July 13, 2018
August 15, 2018

Install a personal firewall product

Hackers can infect home computers by connecting to your computer while you’re surfing the internet. The best way to protect your computer from unauthorised connections from the internet is to install a personal firewall. There are several options on the market, some of which are free.

The firewall sits between your computer and the internet and acts as a security guard, restricting what can enter and leave your computer.

At first, the firewall may ask you what you want to allow in or out of your computer. However, it soon learns to make these decisions independently, based on the decisions you make early on. The most important point is never to allow anyone else to connect to your computer.

Regularly use an antivirus product, and keep it updated

The most common way to receive a virus is through an attachment to an email. Attachments may appear to be word documents, spreadsheets or pictures but often contain malicious viruses. If you use email at home, you should use an anti-virus product to protect yourself and never open an attachment that has not come from a trusted source.

With any anti-virus product, it’s important to keep it up to date, so to protect against new viruses that are released. Most commercial products have a mechanism to update themselves automatically. The free products typically need to be updated manually.

The anti-virus product should also be scheduled to scan your computer regularly in order to detect and clean out any viruses.

Do not open unsolicited emails with attachments

These may contain a virus. Also, if you receive an unwanted email saying “reply to unsubscribe”, ignore it. Senders can use this to confirm your email address is valid – and are then likely to send you more emails.

Review your “Sent items” folder

If it contains messages that have been sent without your knowledge, your computer may have a virus or may have been compromised

Update your operating system (Windows, Mac) and browser (Internet Explorer, Firefox, Safari)

Make sure your computer software has all the necessary security updates available from the vendor. It’s best to ensure this is done automatically.

Never email, write down or tell someone your security information or logon details.

Do not save login details or passwords on your computer

Disable, refuse or decline any on-screen prompt on your computer which asks if you wish the computer to remember any of your security information or logon details.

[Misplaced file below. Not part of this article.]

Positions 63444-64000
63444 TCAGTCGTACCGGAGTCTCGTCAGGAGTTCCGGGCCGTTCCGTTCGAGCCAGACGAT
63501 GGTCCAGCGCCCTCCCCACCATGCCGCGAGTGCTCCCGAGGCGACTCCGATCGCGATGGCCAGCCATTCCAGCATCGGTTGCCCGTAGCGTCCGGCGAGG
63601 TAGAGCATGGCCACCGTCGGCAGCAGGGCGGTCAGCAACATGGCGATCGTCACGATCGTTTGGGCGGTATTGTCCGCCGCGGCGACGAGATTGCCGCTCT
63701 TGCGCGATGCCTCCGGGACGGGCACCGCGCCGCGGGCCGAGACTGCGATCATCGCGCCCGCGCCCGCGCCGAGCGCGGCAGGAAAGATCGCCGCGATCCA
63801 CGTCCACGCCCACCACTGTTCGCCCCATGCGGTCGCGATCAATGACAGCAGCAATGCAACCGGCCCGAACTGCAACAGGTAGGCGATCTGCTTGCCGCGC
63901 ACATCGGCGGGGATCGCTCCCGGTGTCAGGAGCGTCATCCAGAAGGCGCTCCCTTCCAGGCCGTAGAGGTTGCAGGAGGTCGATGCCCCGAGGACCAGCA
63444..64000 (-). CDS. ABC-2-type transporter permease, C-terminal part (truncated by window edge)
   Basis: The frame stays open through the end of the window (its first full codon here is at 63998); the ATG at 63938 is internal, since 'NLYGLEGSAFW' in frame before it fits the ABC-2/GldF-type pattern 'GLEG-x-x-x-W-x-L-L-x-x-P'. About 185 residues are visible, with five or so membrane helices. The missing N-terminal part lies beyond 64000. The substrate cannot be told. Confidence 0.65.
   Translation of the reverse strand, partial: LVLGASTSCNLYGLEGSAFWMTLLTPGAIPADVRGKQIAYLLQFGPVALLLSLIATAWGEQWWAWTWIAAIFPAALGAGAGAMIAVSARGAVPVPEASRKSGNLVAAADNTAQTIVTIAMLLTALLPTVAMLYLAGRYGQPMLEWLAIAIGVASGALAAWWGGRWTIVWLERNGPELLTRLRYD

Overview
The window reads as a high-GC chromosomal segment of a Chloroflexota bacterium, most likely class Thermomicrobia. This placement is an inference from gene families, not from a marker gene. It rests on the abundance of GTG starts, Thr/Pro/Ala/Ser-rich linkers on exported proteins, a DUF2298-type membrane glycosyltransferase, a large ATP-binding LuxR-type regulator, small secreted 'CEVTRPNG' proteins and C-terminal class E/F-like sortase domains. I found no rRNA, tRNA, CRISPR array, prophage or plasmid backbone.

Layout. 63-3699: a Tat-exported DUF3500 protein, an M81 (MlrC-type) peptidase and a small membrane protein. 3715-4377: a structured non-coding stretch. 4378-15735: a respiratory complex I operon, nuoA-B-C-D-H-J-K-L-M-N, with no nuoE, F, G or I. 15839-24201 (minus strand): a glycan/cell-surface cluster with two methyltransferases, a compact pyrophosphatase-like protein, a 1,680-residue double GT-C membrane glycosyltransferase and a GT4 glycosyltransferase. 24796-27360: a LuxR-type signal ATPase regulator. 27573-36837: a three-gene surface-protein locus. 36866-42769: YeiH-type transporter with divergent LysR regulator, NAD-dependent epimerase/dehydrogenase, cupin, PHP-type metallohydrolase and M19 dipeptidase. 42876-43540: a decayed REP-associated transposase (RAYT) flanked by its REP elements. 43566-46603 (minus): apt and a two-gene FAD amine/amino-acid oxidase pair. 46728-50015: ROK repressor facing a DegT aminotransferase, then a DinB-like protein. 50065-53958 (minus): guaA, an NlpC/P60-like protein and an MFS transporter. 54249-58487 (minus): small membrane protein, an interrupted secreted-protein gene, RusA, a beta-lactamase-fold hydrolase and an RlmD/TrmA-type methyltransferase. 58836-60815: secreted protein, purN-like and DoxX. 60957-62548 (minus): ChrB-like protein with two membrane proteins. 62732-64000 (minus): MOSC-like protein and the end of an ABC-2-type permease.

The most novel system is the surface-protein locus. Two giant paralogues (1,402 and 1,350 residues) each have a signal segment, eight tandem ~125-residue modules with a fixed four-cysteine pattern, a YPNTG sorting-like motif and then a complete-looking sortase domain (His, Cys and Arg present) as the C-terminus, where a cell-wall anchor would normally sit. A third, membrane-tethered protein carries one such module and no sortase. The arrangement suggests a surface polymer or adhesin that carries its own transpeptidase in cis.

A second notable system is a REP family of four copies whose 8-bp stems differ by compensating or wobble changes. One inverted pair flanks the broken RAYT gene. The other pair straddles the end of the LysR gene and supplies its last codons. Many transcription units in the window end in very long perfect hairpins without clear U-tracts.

Avoid reusing the same security information

You should create and use different passwords for each service provided.

Don’t leave a computer unattended while logged on to Online Banking
Change your passwords regularly

Avoid familiar names, numbers and places (such as birthdays and phone numbers).

Protect your printed or physical information just as you would protect your valuables.

This includes statements from financial institutions, shops and utility bills. Shred or destroy any personal documents you don’t need to keep.

Always log off from Online Banking

It’s important to always end your session by clicking on the Log off menu item before closing the browser.

Protect your email account from hacking and fraud

To protect your email account from being stolen, you can take some simple steps:

  • Use a strong password
    A dictionary word used for a password can be ‘brute forced’ in seconds. Ideally, make it a phrase (ILikeIceCream) and then add some numbers (19ILikeIceCream76). This would be nearly impossible for the criminals to guess (and easier for you to remember).
  • Don’t trust unsolicited emails and don’t click on the links in unsolicited emails.
    Criminals often send out emails that look like they came from your Bank, SARS or Professional Institutions with links to fake websites where they capture your passwords as you try to log in.
  • If your email provider supports strong or two-factor authentication, make sure you use it. Enable second-factor authentication for as many online accounts as possible. When you enter your username and password, you will get a one-time PIN on your phone to log into your account.
  • If you suspect that your email account has been compromised, change your password immediately (from a known and trusted PC).

This article is a general information sheet and should not be used or relied on as legal or other professional advice. No liability can be accepted for any errors or omissions nor for any loss or damage arising from reliance upon any information herein. Always contact your financial adviser for specific and detailed advice. Errors and omissions excepted (E&OE).


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